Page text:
I wish I had my original Raggedy Ann & Andy dolls. I remember them vividly, even down to the boxes they came in with the see-thru windows. For whatever reason, I loved those dolls when I was younger. Like so many of my childhood toys, they were either lost, given away, destroyed, or something. The dolls pictured here are miniature versions of the ones I had. My mother-in-law bought these for me a few years back at the Navy Exchange she shops at. If you look closely, you can see that infamous yellow rickrack and that blue and white purple outfit of Mrs. Beasley. Raggedy Ann & Andy sit happily on her lap, along with some other of my childhood toys. Only a few are originals; the others are all replicas. My MIL has a great pair of dolls that one of her relatives hand-made for her. I should have taken pictures of them when I was in CA recently. They're awesome dolls.
Raggedy Ann was born on September 7, 1915 by creator, Johnny Gruelle. Three years later, she was marketed along with a series of stories. Her brother, Andy came long in 1920, dressed in a sailor suit and hat. Raggedy Ann was designed for Gruelle's daughter, Marcella. She brought him an old, hand-made ragdoll, and he drew a face on it for her. The story says he pulled down a book of poems — The Raggedy Man and Little Orphan Annie — and decided to call the doll, Raggedy Ann. Marcella died at the age of thirteen after receiving a vaccine for smallpox. Johnny Gruelle blamed it on the vaccine, although doctors said she had a heart condition. Regardless, Gruelle became an opponent for the vaccinations and used Raggedy Ann as a symbol for the anti-vaccination movement.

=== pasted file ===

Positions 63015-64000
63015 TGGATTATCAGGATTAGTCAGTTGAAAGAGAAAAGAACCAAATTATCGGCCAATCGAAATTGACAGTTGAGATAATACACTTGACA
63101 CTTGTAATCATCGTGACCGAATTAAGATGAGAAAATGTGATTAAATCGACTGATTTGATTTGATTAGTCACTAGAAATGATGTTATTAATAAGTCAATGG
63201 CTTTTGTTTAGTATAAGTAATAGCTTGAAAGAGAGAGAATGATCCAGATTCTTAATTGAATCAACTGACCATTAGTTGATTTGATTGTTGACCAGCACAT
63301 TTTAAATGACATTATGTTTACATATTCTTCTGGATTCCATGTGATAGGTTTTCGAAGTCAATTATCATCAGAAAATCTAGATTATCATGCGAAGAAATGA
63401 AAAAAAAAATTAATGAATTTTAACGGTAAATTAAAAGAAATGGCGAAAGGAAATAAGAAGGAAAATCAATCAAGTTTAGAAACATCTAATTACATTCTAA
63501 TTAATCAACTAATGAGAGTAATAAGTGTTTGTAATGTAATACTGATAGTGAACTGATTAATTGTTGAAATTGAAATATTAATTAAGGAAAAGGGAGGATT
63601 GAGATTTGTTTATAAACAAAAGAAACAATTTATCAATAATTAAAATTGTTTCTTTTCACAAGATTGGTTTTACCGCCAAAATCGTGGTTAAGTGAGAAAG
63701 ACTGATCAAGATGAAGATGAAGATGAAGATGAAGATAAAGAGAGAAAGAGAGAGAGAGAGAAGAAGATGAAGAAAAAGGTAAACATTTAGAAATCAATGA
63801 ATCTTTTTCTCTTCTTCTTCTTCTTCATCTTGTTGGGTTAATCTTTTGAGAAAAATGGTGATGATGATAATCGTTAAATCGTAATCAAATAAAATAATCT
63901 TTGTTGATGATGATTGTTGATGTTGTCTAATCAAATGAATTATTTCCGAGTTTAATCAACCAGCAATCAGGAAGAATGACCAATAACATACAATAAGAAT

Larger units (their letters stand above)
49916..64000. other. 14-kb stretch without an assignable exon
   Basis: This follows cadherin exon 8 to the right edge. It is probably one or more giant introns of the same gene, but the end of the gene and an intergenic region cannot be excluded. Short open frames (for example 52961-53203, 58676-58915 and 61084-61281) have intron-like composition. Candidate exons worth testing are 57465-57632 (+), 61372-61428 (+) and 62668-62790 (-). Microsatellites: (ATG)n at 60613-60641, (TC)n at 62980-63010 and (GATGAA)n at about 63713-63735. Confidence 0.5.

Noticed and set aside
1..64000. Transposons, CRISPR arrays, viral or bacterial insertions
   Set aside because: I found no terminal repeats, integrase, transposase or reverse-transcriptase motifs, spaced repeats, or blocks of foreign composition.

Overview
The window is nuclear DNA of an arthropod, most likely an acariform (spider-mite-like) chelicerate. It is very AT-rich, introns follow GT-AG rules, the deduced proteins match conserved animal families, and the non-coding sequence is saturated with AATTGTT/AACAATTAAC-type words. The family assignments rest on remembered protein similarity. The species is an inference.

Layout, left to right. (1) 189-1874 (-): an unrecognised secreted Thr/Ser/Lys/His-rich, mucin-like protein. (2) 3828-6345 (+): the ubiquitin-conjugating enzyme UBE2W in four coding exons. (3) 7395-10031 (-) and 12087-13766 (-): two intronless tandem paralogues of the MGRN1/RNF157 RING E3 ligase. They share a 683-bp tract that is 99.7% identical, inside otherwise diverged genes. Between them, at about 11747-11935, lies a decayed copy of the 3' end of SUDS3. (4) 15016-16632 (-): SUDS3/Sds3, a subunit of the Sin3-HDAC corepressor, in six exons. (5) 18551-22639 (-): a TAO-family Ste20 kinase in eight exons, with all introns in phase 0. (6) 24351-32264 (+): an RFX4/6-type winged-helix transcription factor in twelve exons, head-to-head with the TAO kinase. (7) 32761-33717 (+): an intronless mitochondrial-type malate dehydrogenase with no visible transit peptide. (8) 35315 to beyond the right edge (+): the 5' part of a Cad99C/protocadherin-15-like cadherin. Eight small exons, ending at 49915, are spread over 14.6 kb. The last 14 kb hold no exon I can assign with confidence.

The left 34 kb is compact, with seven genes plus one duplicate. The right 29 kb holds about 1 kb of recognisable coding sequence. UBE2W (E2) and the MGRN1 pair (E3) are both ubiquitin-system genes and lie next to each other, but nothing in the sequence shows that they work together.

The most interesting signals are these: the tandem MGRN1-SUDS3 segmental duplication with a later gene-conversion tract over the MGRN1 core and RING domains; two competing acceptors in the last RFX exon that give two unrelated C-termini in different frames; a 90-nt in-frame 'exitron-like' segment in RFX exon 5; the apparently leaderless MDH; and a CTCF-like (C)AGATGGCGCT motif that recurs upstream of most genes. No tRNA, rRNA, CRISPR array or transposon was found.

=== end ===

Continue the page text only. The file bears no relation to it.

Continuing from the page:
Did you have a Raggedy Ann & Andy doll when you were a kid?